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At NewFronts, YouTube flexes its streaming muscle
The event featured a performance from Sia and a call to action from Big Bird.
YouTube’s NewFronts focused on its breadth and dominance in the market for delivering entertainment of all forms, even if many of those in attendance had never seen the Web-famous stars onstage.
“There are perspectives and opinions we can not get on TV,” said YouTube CEO Susan Wojcicki at the Javits Center in New York Thursday night.
The celebs that other media brands trot out for their NewFronts would turn heads if they were caught getting their own drink at the bar, at YouTube’s event several top stars were milling about without anyone paying attention. Brands might know that YouTubers are some of the top talent for teens and tweens (even reporters gasped when Wojcicki revealed that now eight of the top 10 celebrities to tweens and tweens are YouTubers), but they might not be able to pick them out of a lineup.
And the streaming giant didn’t stop there: YouTube reaches more 18-49-year-olds than any network on mobile, cable, or broadcast, and more during prime time than the top 10 TV shows combined. (YouTube is reportedly toying with branching into live TV, though this rumor went unaddressed Thursday evening.)
The big sell was from media companies and brands like Toyota taking to the stage to encourage everyone to move media buys to digital. The big news was the move of $250 million in TV spent to online video from Interpublic, which buys for clients like Coca-Cola and Johnson & Johnson. At Toyota, it’s moved YouTube to its core set of advertisers, a shift from treating the platform as a “risk.”
Lilly Singh played host to the night, with the required mix of comedy and inspiration that marks some of the biggest YouTube sensations. She talked about making a community with her fans, and how that helps brands like Coca-Cola that partner with her.
“They don’t turn my videos on as background noise,” Singh explained of her brand. “They choose me.”
She then introduced someone everyone was familiar with: Big Bird, who introduced a segment on YouTube kids that touted how they wanted to help create the next generation of Sesame Street on YouTube.
While the younger set gets most of the shine for YouTube fame, there’s also an older generation. When YouTuber Mindy McKnight took the stage and explained how her girl’s hair tutorials enabled her husband to quit his full-time job to help with the channel, advertisers murmured about the unlikelihood of that. It was a clear reminder of the mainstream’s misunderstanding of YouTube professionals.
“I know that many of you in this room may still think YouTube is a platform for people barely old enough to drive,” McKnight said. “But I’ve found YouTube is for everyone.” McKnight explained her expansion to a Millennial Moms channel aimed at the aging digital set.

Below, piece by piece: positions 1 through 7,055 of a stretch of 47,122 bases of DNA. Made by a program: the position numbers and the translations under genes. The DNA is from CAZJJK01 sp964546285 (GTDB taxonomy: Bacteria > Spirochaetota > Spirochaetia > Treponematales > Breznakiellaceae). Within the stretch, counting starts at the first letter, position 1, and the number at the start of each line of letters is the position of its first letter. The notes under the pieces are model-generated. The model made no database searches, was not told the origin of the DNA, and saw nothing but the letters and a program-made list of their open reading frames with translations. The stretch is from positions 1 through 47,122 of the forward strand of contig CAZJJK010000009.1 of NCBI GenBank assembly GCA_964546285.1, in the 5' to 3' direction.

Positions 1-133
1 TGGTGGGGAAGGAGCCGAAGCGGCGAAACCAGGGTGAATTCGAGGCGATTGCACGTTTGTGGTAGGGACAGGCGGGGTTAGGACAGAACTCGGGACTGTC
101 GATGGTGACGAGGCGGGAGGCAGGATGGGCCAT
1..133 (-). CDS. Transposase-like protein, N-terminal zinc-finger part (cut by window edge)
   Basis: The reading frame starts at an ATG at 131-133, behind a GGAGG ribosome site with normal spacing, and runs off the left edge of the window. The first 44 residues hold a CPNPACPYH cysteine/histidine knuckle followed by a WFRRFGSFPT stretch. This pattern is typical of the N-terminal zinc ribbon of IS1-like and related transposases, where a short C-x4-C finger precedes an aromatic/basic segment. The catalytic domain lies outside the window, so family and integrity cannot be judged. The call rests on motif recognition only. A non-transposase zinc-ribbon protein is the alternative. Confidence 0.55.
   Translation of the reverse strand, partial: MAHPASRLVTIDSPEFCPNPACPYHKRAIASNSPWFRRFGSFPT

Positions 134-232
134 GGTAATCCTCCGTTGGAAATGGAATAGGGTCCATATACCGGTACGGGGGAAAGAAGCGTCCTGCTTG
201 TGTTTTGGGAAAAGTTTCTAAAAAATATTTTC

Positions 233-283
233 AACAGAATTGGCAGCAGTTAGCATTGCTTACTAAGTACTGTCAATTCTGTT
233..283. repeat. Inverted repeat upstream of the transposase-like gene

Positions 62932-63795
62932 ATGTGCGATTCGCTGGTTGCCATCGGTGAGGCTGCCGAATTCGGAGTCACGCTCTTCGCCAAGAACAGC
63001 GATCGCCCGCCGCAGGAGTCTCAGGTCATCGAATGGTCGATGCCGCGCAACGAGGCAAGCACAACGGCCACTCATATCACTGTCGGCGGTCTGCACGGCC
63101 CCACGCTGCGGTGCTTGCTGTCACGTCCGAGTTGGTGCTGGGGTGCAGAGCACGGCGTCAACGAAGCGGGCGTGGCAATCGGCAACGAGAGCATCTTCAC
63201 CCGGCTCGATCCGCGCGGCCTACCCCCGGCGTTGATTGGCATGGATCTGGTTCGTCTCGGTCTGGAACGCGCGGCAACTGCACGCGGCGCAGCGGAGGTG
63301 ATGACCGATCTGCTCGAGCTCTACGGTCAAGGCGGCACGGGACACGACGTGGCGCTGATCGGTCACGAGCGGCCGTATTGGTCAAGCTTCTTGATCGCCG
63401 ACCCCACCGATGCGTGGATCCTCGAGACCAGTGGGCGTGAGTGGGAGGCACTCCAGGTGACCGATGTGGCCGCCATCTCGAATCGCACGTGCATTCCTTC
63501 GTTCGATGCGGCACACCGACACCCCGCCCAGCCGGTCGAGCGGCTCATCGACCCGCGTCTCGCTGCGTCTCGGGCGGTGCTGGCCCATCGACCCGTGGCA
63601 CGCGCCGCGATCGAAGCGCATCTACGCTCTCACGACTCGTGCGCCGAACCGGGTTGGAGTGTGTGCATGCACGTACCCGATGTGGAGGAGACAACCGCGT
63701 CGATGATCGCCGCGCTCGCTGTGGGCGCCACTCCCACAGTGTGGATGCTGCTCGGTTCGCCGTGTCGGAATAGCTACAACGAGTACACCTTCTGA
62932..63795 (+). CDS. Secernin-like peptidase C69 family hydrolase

Sports were another topic for YouTube, with NBA commissioner Adam Silver explaining his league’s embrace of the platform when many other publishers were blocking their content.
“We created our own channel, we also saw it as an opportunity to talk to our fans,” said Silver. “We saw that 60 percent of our 100 million views were coming from fans outside the United States. We firmly believe that the business that are popular globally tomorrow are the ones popular on social media today.”
Silver announced a deal to make all their NBA footage available on the YouTube Preferred advertising network, and explained their excitement about 360 video’s integration with sports content.
YouTube then circled back to entertainment, showcasing the late presence on the platform, as well as music like a performance from Andra Day, and teasing a later live performance from Sia.
“That’s the thing about platform: You just can’t predict what the next best thing is going to be,” said Wojcicki. “Every day we have a new video that catches fire around the world.”
The presentation wrapped with a call out to Silento’s “Watch Me (Whip/Nae Nae),” the biggest viral video of 2015, to show how YouTube can seed a worldwide craze. When Silento himself rode out onstage in a mini pink jeep, the crowd may have been impressed the rock star. But patrons might not have realized the young girl with him, Heaven King, was the real architect behind the craze with her dance cover.
Oh, and then Big Bird, Elmo, and Cookie Monster got in on the viral dance.
A former YouTube reporter for the Daily Dot, Rae Votta has more than a decade of experience in the digital and entertainment industries. Her work has appeared on AOL, Huffington Post, Out Magazine, Logo, VH1, Current TV, Billboard, and NYMag. She joined Netflix in 2016.